Two Supreme Court commissioners had submitted a report indicting the Delhi government for neglecting its homeless people. On the basis of their report, the apex court Wednesday ordered provision of night shelters to the homeless by the evening itself.
The two former bureaucrats were appointed to help the apex court adjudicate a lawsuit to end the plight of the homeless in Delhi.
In their joint report dated Jan 13, court commissioner N.C. Saxena and special commissioner Harsh Mander told the Supreme Court that the "Delhi government has failed to take requisite steps to protect the people living on the streets from this extreme weather despite Delhi witnessing this year some of the coldest temperatures in the last decade."
While last year there were 46 shelters during winters, which included 17 permanent shelters and 29 temporary ones, this year the number has been reduced to 33 (17 permanent and 16 temporary)," said the commissioners’ report, adding that "out of these 16 shelters, one was demolished."
"It is imperative that the Delhi government responds to the situation immediately by setting up more shelters and protecting homeless people from the cold," the court commissioners said.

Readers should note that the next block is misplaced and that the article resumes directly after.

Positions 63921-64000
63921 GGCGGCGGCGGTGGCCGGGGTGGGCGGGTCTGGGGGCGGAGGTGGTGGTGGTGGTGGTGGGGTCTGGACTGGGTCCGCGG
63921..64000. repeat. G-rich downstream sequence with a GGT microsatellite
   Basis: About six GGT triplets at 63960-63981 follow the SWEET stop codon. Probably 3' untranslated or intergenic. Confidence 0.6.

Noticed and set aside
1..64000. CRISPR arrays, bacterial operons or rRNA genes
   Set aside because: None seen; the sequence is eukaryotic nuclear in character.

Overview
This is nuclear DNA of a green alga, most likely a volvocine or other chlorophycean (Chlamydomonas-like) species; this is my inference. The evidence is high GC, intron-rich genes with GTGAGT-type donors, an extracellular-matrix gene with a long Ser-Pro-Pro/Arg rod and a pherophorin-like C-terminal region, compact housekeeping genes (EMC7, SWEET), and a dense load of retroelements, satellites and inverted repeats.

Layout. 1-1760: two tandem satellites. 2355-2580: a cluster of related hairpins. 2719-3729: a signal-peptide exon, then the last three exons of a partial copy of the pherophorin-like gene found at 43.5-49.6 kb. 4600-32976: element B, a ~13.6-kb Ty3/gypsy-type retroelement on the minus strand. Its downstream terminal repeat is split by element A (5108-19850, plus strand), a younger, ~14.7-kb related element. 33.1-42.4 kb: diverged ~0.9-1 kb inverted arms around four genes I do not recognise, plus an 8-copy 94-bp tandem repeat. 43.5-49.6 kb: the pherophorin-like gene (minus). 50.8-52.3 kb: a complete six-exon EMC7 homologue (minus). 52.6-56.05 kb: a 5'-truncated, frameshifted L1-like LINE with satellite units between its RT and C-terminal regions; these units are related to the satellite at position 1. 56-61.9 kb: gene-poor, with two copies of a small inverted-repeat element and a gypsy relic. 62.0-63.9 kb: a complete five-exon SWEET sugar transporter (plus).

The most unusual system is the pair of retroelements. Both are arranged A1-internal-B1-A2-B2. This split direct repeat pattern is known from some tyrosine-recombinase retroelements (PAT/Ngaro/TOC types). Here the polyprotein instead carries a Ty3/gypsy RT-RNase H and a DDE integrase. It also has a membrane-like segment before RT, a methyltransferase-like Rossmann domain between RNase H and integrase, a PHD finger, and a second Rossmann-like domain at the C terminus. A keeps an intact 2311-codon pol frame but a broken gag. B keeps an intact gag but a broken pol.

Talking of the vulnerability of the homeless people, the report said: "It must be realised that malnutrition and hunger are the underlying causes making people susceptible to extreme weather conditions."
"There is ample scientific evidence that shows that due to increase in basal metabolism rate (BMR), with the fall in temperature, higher calories are required by the body to maintain body temperature," said the report.
The report also sought to lay the blame of deaths of homeless in Delhi on its chief secretary, stating that "the apex court earlier in 2002 had held that the accountability of any starvation death in a state lies with its chief secretary."
Harsh Mander told IANS Wednesday: "It is not possible to do it by evening but the Supreme Court order certainly puts a pressure on the government to act urgently on the matter."
"It is unfortunate and unforgivable that the Supreme Court had to remind the government about it. Don’t they see the homeless in the city, they should have acted upon it by themselves," he said.
Asked about Delhi’s plan to become a world class city ahead of the Commonwealth Games, he said: "World class city is not just related to infrastructure. World class city is one which is just and compassionate to its poor."
–Indo-Asian News Service